The administration and Republicans on Capitol Hill are launching a new onslaught against our civil rights, attempting to leverage Chertoff's "gut feeling" into a vague and as yet undefined "new threat" that may or may not occur this summer, all in attempt to get a bill passed this week making significant and unwarranted changes to FISA. Another likely motivation is to try to take some of the heat off of Gonzales and distract the House Judiciary Committee from considering beginning an investigation into his impeachment.
The changes include allowing warrantless wiretapping of Americans on American soil, so long as someone on the other end is a target in a foreign country. Director of National Intelligence Mike McConnell misleadingly states that the problem is that they need "to obtain court orders to collect foreign intelligence about foreign targets located overseas" and that's too cumbersome. Well, they can surely already do that under the law -- that is, unless the target is talking to someone in the U.S. and the wiretap is in the U.S.
According to the national security experts at the ACLU, what they are really looking for is getting at Americans' conversations without a warrant. The White House wants to be able to intercept any conversations -- both e-mails and phone calls -- between a foreign target and any U.S. person so long as their "primary purpose" is not obtaining the U.S. person's conversations. If their purpose is significantly, or substantially to obtain those U.S. persons' calls, the NSA would be able to intercept and retain those calls with impunity.
The administration is also pushing for a provision that would give immunity - from criminal prosecution as well as civil liability - for the telecom companies' participation in any future warrantless wiretapping program. That provision isn't included in the legislation they are trying to ram through this week, but McConnell has stated his intention to bring it back up in September.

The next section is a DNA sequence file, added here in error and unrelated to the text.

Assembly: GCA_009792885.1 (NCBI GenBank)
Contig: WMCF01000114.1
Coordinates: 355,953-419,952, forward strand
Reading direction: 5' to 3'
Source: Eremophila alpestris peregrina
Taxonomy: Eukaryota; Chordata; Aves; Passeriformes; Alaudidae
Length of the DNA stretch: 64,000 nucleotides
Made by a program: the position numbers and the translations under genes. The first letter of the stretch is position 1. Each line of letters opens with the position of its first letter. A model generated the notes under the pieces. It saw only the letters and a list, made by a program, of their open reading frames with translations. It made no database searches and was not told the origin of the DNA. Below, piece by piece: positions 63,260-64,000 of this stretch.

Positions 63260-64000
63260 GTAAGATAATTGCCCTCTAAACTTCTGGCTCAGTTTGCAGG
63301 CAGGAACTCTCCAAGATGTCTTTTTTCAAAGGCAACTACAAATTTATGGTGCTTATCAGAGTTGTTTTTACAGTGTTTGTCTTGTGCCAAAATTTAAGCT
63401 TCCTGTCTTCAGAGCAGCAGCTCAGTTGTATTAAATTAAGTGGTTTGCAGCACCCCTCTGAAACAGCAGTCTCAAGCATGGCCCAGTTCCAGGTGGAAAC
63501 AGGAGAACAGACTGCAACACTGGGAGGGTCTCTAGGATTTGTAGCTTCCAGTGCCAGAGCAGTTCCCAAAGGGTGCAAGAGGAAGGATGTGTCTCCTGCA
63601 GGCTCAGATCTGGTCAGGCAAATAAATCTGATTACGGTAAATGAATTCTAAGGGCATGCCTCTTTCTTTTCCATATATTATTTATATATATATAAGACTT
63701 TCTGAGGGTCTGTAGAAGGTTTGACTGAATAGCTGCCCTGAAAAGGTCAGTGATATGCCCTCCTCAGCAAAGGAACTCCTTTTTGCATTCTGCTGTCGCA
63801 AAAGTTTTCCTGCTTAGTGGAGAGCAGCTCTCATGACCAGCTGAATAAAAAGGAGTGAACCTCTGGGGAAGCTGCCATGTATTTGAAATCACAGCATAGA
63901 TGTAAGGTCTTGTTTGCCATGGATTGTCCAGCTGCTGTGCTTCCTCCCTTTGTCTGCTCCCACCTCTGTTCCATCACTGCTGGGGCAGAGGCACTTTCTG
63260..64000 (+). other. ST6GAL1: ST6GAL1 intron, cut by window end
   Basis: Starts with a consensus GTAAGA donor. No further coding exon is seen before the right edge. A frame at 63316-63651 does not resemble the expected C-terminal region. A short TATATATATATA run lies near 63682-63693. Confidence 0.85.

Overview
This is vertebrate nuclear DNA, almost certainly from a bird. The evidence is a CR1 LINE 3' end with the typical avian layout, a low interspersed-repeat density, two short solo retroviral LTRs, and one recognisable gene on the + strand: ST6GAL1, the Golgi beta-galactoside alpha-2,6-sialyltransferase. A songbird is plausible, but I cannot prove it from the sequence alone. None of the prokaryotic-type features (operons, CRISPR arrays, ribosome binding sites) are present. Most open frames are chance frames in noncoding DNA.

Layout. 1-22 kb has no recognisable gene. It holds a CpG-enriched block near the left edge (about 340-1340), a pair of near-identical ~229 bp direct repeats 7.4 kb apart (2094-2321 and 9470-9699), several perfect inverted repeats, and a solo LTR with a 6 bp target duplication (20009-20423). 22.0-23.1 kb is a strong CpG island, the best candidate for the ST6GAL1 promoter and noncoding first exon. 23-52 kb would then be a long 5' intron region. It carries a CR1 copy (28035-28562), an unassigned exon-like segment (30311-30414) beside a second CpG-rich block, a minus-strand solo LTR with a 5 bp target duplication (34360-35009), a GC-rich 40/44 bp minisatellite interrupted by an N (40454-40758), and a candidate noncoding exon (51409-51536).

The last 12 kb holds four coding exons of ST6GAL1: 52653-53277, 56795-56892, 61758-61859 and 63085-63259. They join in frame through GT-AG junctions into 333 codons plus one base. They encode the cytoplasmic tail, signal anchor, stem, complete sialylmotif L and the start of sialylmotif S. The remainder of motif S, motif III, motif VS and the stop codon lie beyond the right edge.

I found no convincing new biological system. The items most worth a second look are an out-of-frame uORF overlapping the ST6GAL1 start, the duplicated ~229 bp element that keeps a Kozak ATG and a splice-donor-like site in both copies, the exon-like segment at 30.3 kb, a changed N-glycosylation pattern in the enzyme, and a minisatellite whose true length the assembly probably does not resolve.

Thus far, the Democrats in Congress are for some reason playing along. They may not take the entire White House proposal, but they seem to have accepted the argument something has to be done immediately and that they have to rush legislation through before the August recess. How much of the 4th Amendment will they give away in order to avoid being tagged with being soft on terror?
These changes, which Republicans are trying to sell as "technical fixes" go far beyond what might be necessary to update FISA. Those fixes are addressed by two pieces of legislation--the Schiff/Flake NSA Oversight Act (H.R.11), which would modernize the Foreign Intelligence Surveillance Act (FISA) to respond to changes in technology and new threats, but would retain court supervision over domestic electronic surveillance. In the Senate, Feinstein and Specter have proposed legislation that would streamline the legal process for obtaining warrants. These are truly technical fixes that are reasonable responses to the need to help our intelligence services become more nimble, without sacrificing the 4th Amendment.
The GOP proposed legislation is absolutely unnecessary and absolutely should not be rushed through just on the word of this administration. Given the current stonewalling from Gonzales and the administration regarding warrantless wiretapping, they have no credibility on this issue. Particularly when all they've got for evidence is Michael Chertoff's gut.
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